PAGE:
Today is the 175th birthday of the artist Henri Rousseau. The world is a better place because he was in it still feels the loss that he has left.
NAME: Henri Rousseau
BIRTH DATE: May 21, 1844
DEATH DATE: September 2, 1910
PLACE OF BIRTH: Laval, France
PLACE OF DEATH: Paris, France
REMAINS: Buried, Cimetière de Bagneux, Hauts de Seine, France
BEST KNOWN FOR: The French artist Henri Rousseau (1844-1910) was a self-taught painter who became a friend of Picasso and an inspiration to the Paris avant-garde.
Henri Julien Félix Rousseau was born into a middle-class family in the town of Laval in northwest France on May 21, 1844. Rousseau attended school in Laval until 1860. In his late teens, he worked for a lawyer and then enlisted in the army, although he never saw combat. In 1868, Rousseau left the army and moved to Paris, where he began working as a toll collector at the entrance to the city.
Meanwhile, Rousseau had begun to paint in his spare time. He never had a formal art education; instead, he taught himself by copying paintings in the art museums of Paris and by sketching in the city’s botanical gardens and natural history museums.
Perhaps because he had not studied art according to any prescribed method or under any teacher’s supervision, Rousseau developed a highly personal style. His portraits and landscapes often had a childlike or “naïve” quality, since he had not learned anatomy or perspective; their vivid colors, ambiguous spaces, non-realistic scale and dramatic intensity gave them a dreamlike quality. Sometimes Rousseau incorporated details inspired by paintings he had viewed at museums or images he had seen in books and magazines, transforming them into elements of his own visions.
Many of Rousseau’s signature paintings depicted human figures or wild animals in jungle-like settings. The first of these works was “Tiger in a Tropical Storm” of 1891 (now at the National Gallery in London).
Although Rousseau’s art was not understood or accepted by the conservative, official art world of Paris, he was able to show his work in annual exhibitions organized by the Société des Artistes Indépendants. He submitted works to these open, un-juried shows from 1886 until the end of his life. His art was seen and appreciated by established artists such as Camille Pissarro and Paul Signac, who praised his direct, emotional approach to his subject matter.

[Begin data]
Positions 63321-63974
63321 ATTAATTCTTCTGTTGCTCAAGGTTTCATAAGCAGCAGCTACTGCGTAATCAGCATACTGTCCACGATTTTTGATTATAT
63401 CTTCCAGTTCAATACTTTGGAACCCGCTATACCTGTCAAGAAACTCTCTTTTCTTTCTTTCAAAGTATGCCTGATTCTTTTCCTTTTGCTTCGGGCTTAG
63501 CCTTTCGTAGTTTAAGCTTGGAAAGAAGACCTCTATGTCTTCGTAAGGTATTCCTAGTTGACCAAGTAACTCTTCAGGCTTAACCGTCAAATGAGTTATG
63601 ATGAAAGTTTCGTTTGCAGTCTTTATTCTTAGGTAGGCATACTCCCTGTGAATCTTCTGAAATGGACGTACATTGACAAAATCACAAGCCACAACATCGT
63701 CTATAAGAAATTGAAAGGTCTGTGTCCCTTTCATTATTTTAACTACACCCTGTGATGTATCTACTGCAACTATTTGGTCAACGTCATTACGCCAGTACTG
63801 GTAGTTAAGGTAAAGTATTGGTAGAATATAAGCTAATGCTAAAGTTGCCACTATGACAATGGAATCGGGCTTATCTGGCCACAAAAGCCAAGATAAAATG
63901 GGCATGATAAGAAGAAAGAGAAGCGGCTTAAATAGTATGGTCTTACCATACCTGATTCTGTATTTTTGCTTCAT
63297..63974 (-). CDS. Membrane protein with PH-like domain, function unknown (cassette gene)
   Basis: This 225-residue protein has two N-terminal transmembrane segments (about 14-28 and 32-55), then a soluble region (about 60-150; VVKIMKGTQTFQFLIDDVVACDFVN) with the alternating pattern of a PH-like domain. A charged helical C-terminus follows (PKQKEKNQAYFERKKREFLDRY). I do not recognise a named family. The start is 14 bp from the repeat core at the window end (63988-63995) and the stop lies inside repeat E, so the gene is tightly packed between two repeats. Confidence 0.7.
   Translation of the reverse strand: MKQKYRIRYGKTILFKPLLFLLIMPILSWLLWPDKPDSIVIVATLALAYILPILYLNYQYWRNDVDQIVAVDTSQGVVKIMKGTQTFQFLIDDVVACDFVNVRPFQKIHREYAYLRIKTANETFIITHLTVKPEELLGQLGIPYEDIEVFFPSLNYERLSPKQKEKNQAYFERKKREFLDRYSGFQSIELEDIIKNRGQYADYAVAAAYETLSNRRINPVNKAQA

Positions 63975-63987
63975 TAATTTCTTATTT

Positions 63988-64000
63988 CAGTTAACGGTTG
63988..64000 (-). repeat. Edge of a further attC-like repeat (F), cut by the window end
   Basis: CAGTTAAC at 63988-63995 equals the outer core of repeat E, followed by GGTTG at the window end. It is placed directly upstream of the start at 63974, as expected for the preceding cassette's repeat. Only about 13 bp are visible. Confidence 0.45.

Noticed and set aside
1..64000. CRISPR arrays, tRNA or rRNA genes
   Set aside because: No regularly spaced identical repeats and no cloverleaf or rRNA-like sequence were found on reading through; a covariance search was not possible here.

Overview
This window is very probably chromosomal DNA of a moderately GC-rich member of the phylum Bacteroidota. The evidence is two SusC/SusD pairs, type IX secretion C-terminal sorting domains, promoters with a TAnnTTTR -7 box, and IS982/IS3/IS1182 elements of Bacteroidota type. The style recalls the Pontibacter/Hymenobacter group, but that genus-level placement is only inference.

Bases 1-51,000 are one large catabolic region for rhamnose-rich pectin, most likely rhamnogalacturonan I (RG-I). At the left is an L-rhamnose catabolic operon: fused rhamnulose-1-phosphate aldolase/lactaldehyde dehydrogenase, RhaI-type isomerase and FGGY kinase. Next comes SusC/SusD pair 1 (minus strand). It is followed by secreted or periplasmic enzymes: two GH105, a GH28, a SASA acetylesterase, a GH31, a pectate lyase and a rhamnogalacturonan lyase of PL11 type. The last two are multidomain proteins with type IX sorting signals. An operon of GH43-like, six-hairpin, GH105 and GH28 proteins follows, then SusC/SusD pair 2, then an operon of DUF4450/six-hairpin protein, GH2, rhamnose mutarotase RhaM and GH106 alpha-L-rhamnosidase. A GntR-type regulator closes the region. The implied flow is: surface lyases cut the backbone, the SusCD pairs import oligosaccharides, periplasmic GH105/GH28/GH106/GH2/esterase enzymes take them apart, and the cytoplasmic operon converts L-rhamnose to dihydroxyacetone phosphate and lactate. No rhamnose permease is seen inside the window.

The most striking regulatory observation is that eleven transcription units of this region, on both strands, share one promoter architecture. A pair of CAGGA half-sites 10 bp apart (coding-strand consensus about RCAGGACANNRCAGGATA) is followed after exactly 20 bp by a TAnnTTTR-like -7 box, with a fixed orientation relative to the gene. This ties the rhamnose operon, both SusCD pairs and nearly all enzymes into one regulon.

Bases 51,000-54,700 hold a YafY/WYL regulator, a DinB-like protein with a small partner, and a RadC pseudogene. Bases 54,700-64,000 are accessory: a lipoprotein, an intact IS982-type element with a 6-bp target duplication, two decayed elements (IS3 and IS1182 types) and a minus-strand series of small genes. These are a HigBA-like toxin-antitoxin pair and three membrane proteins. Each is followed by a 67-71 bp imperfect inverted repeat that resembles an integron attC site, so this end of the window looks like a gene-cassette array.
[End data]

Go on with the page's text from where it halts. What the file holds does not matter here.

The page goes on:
In 1893, at the age of 49, Rousseau retired from his work as a toll collector and dedicated himself to his art. That year he met the writer Alfred Jarry, who gave him the nickname “Le Douanier” (“the customs officer”). Jarry introduced Rousseau to members of the Parisian artistic and literary avant-garde, including Pablo Picasso, Guillaume Apollinaire, Max Jacob and Marie Laurencin, all of whom became admirers of his art. Rousseau also formed business relationships with important dealers; however, despite these connections, he made very little money from his art.
Rousseau died on September 2, 1910, in Paris. His work continued to influence other artists, from his friend Picasso to Fernand Léger, Max Ernst and the Surrealists. His paintings are held in museum collections around the world. The Museum of Modern Art in New York owns two of his most famous works, “The Sleeping Gypsy” (1897) and “The Dream” (1910), which depicts a nude woman on a couch magically transported to a lush jungle inhabited by exotic birds and beasts. Other works belong to the National Gallery of Art in Washington, D.C.; the Philadelphia Museum of Art; the Hermitage Museum in St. Petersburg, Russia; and the Beyeler Foundation in Basel, Switzerland, among many other institutions.